When you send us a file to be printed, it’s helpful to understand proper resolution. Printed images require much higher resolutions than on-screen images, and it’s best to have the proper settings from the beginning — because while we can always make the image smaller, we cannot go up in size without losing quality. To achieve a crisp, clear, and detailed final product, here’s what you need to know.
The DPI is the number of dots in a printed inch. The larger the DPI number, the greater the resolution, which means you’ll be able to see more detail. Printers produce images with tiny dots that mix CMYK colors, and the more dots per inch — or the less space there is between these dots — the crisper your final product will be.
You may also see the term PPI used, which stands for “pixels per inch.” PPI typically refers to on-screen images, whereas DPI applies to printing, but some people use them interchangeably.
how to set your DPI
You can set your DPI by changing the “Resolution” number when creating a new file in Photoshop. 300DPI is the standard for most high-quality prints, and 150DPI is generally the minimum.
(While you’re here, make sure you’re using the proper color mode and that the canvas dimensions are not too small for your print job. As stated above, it’s hard to go up in size without losing quality, so a file for a poster print, for example, should not be 2x5”.)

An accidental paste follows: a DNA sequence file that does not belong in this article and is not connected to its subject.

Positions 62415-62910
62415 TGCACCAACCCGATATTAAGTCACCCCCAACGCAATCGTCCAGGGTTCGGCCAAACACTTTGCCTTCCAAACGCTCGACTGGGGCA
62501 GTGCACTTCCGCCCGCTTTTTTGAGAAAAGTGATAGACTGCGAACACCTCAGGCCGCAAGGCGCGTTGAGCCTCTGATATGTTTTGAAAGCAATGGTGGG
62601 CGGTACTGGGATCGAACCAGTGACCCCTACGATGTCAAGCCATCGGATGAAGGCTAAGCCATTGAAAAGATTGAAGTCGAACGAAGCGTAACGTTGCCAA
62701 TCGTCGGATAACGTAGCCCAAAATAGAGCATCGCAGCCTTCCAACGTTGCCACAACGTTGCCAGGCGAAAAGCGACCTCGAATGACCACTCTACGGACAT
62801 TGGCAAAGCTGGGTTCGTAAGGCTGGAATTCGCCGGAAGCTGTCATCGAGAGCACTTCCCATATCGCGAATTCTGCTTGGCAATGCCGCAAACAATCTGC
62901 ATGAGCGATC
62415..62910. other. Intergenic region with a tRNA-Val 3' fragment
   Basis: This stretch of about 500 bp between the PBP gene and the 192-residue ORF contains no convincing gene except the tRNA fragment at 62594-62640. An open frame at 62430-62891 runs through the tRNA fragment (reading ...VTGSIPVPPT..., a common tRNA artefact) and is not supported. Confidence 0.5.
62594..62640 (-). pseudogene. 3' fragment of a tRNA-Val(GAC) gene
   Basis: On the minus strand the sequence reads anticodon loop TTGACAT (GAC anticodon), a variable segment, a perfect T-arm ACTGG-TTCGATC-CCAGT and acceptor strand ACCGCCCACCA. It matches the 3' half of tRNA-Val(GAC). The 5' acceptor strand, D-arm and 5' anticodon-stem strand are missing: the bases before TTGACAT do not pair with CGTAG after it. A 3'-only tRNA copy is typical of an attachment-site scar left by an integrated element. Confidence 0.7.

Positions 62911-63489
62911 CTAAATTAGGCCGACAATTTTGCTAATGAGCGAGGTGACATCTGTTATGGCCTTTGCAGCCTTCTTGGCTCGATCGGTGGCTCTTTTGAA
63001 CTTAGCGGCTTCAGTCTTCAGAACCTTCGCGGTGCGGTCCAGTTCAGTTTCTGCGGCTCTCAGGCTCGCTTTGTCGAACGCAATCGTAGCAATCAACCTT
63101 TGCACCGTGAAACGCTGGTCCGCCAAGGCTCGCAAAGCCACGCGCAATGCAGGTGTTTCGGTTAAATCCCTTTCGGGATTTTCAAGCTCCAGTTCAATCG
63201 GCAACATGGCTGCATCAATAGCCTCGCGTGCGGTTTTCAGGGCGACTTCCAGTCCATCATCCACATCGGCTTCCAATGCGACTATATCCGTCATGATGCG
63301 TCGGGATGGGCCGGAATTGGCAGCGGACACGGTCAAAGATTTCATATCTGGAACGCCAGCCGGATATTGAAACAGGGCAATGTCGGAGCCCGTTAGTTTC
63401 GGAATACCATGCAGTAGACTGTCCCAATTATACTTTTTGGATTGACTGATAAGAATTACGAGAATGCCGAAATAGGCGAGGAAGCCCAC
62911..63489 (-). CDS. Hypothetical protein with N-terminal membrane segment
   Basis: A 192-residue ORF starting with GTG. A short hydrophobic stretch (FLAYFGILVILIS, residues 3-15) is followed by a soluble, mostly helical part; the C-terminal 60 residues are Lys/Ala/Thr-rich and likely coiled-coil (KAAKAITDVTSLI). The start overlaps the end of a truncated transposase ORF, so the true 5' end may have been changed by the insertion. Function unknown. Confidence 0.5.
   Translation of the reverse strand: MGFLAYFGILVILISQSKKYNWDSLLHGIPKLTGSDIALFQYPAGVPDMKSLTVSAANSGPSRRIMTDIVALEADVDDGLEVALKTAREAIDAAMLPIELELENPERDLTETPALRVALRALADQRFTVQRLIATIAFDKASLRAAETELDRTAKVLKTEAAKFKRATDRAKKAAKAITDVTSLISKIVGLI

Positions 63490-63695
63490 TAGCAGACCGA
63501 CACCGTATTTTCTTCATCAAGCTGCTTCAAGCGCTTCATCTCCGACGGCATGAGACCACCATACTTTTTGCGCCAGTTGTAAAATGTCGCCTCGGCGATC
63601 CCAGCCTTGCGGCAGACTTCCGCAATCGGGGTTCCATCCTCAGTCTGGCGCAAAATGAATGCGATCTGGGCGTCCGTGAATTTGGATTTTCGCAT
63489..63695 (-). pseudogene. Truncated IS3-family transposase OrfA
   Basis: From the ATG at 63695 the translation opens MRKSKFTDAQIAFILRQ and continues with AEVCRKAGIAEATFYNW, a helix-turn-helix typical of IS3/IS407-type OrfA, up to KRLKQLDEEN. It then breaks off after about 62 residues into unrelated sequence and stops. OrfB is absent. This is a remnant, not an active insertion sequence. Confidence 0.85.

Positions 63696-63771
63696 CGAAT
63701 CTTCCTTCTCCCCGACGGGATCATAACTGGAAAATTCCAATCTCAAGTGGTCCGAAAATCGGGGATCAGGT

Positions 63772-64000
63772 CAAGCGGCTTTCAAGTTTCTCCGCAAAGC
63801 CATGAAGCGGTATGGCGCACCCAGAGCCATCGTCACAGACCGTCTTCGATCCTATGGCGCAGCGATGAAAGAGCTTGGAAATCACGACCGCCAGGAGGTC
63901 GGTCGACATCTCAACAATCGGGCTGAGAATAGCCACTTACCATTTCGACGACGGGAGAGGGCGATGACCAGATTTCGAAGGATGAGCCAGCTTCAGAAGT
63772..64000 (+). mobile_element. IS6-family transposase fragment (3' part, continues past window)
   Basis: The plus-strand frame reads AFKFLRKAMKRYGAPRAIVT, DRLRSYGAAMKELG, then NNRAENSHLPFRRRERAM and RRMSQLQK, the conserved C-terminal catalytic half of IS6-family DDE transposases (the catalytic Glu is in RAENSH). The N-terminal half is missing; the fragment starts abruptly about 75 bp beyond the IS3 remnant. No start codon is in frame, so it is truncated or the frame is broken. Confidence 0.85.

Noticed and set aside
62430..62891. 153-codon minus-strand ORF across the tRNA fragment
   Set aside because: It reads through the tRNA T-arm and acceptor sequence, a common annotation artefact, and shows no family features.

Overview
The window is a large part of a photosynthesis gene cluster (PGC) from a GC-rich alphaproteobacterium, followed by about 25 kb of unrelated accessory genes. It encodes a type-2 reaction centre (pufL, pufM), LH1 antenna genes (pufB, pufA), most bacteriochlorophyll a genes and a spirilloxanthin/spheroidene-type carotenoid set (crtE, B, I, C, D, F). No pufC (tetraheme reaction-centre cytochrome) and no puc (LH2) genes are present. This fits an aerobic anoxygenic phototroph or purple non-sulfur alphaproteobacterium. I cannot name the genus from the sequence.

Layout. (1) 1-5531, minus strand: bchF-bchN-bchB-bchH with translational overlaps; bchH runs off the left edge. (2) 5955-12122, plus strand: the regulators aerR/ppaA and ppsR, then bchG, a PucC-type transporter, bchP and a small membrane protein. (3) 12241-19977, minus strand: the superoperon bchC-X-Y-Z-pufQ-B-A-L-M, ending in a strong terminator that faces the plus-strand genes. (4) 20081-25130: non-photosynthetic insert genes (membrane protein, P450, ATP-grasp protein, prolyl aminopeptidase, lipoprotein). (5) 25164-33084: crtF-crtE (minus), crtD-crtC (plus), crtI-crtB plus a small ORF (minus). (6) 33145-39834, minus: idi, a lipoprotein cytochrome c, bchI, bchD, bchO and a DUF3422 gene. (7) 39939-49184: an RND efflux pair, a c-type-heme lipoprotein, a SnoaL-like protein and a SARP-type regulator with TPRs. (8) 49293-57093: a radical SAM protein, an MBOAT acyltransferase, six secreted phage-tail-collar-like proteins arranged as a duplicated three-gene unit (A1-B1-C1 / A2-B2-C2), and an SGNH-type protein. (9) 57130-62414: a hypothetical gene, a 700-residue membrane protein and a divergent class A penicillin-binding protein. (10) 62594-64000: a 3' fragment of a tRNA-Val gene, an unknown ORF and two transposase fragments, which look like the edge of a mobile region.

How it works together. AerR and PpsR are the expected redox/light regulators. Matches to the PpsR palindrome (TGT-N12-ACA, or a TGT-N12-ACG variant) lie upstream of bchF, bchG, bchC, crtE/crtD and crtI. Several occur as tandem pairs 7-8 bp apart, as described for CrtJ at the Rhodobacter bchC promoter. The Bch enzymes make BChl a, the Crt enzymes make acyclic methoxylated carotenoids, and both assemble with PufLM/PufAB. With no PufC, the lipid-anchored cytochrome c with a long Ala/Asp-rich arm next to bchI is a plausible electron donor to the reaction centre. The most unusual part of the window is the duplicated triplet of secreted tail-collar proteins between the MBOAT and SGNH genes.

web vs. print
Web images typically have smaller resolutions, in order to allow for faster load times. It’s not really necessary to have a high resolution for web — the quality looks fine at 72DPI, which is the standard. So basically, you may want to have two separate files for print and web that are optimized accordingly.
Always keep in mind that digital and printed images differ in a number of ways. A detailed, high-quality on-screen image will not necessarily translate well to print. If the resolution is too small, the final product may appear blurry or pixelated.
Again, it’s best to use the proper settings from the beginning, when you first create your file. Contact us if you have any questions.